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How Norway’s Christmas traditions could be affected by Covid-19 pandemic

How are Norway's beloved Christmas customs likely to be affected by Covid-19?

Health authority guidelines currently advise that private arrangements have no more than five guests in addition to household members. 
Local restrictions, in their current form, would also be likely to affect many people’s Christmas plans.
In Oslo, gatherings in private homes can be attended by up to ten people if infection control measures are complied with. A maximum of five people were until recently allowed in private homes in Bergen, with exceptions for homes where more than five people live, and where children have guests from their regular school or childcare cohorts. The city recently eased that restriction slightly, allowing household with at least four people to have up to two visitors from outside the household.
“If we are able to lower the cases of infection, then we can be more relaxed,” health minister Bent Høie told VG last month.
“But it’s very important that people don’t have to start their Christmas with a loved one in the hospital,” he added. “That, we do not want.” 
The government has promised that current measures will be reviewed before Christmas. As the holiday nears, residents of Norway eagerly await the government’s new Covid-19 guidelines for December, and are keeping their fingers crossed that they will be able to celebrate a traditional Norwegian Christmas.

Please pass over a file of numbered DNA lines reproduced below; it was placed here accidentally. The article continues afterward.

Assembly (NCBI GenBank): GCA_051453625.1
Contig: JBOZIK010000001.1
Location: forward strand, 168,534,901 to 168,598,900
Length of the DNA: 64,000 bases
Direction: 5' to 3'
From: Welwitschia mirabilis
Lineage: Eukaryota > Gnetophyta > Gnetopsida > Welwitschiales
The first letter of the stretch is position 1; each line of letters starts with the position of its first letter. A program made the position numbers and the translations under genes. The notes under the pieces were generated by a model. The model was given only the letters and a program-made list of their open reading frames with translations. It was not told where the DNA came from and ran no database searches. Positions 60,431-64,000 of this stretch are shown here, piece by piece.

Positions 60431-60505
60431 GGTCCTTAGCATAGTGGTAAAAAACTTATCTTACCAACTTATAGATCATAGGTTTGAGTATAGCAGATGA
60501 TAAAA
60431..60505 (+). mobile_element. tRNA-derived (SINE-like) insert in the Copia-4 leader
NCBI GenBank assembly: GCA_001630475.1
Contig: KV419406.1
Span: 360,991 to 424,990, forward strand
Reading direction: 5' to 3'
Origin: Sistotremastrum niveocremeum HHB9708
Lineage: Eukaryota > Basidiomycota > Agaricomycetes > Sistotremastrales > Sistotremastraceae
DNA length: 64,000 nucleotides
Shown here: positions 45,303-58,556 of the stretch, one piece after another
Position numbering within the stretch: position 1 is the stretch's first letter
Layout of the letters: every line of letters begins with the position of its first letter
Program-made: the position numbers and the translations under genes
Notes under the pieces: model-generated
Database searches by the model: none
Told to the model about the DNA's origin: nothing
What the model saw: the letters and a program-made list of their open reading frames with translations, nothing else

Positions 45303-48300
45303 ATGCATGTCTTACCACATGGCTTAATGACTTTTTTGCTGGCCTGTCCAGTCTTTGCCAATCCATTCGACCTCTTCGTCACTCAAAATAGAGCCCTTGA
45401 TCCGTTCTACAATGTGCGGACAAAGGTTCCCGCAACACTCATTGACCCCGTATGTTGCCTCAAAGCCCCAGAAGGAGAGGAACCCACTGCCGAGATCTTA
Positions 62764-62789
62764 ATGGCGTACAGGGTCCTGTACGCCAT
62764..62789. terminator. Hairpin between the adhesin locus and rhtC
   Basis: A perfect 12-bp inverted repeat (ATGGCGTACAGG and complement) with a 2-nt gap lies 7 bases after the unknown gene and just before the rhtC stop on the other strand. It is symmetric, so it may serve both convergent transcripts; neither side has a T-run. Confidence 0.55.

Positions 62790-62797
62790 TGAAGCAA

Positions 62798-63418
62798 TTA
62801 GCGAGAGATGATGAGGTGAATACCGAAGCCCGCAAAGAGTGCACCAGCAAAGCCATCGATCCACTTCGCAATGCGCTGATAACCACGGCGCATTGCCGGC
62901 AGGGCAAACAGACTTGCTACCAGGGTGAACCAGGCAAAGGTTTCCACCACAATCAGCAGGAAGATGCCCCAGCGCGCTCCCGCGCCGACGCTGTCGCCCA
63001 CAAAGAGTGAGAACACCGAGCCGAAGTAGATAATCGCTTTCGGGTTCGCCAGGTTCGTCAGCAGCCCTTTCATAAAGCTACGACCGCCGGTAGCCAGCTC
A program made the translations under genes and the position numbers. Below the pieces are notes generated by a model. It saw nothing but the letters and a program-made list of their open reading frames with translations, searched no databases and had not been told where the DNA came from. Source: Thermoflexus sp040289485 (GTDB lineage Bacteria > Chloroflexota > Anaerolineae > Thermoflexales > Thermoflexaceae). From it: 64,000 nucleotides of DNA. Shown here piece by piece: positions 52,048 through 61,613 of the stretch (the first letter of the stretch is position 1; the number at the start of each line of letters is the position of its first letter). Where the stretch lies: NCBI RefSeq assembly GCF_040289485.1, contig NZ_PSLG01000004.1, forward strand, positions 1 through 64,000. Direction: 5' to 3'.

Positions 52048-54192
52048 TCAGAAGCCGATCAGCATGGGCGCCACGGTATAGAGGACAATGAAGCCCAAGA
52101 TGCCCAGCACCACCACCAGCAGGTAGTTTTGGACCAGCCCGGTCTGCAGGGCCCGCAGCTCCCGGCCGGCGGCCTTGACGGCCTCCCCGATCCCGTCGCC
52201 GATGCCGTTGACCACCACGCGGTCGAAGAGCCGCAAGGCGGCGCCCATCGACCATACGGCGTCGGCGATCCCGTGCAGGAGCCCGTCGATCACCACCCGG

Here is a little of what those traditions entail. 

The history behind the holiday

Depending on which country you are from, the day on which you eat the traditional meal and open gifts will vary. In Norway, the highest time of the holiday is on the eve of the 24th of December.

Norway first began to celebrate Christmas in the first millennium CE, after Christianity was first introduced into the country. The established Roman custom was to celebrate Jesus’s birthday on the 25th, so this was adopted by Norway.

Christmas celebrations in Norway are a mixture of old pre-Christian traditions, Christian traditions, and modern consumer-oriented habits that are driven by advertising, as Roald E. Kristiansen, a historian of religion and professor at the Arctic University of Norway, explains on the university’s website

The tradition of having a Christmas tree inside is relatively new in Norway, although it does supply the tree for Trafalgar Square’s decorations each year.

The tradition of having a tree inside began in Europe at the end of the 1800’s. In the past, the Christmas tree was decorated with dried fruits, cakes, and candles. Now they are traditionally decorated in Norway with lights and ornaments and with a star on top. 

The Christmas table 

Companies are traditionally known to throw a julebord, or Christmas table, for their employees during the holiday months.

Unlike in other countries, it is not common for an employee’s partner to be invited to the company’s Christmas table. It is a popular belief that the party tends to be largely fueled by alcohol, and at least one coworker or boss will end up embarrassing themselves.

This year, the government has strongly urged against celebrating. Although Prime Minister Erna Solberg at the beginning of October encouraged backed julebord for staff, Oslo’s city government has, advised businesses not to go ahead with their traditional Christmas parties. Current restrictions in the city would make gatherings practically impossible.

Gifts and shopping

Like in many other countries, stores are extra full of shoppers during the month of December around Norway.

This year guidelines have been issued for holiday shopping. The Norwegian health authority NIPH, has made recommendations including trying to spread out shopping times to avoid congestion; regular hand washing; and avoiding public transportation wherever possible.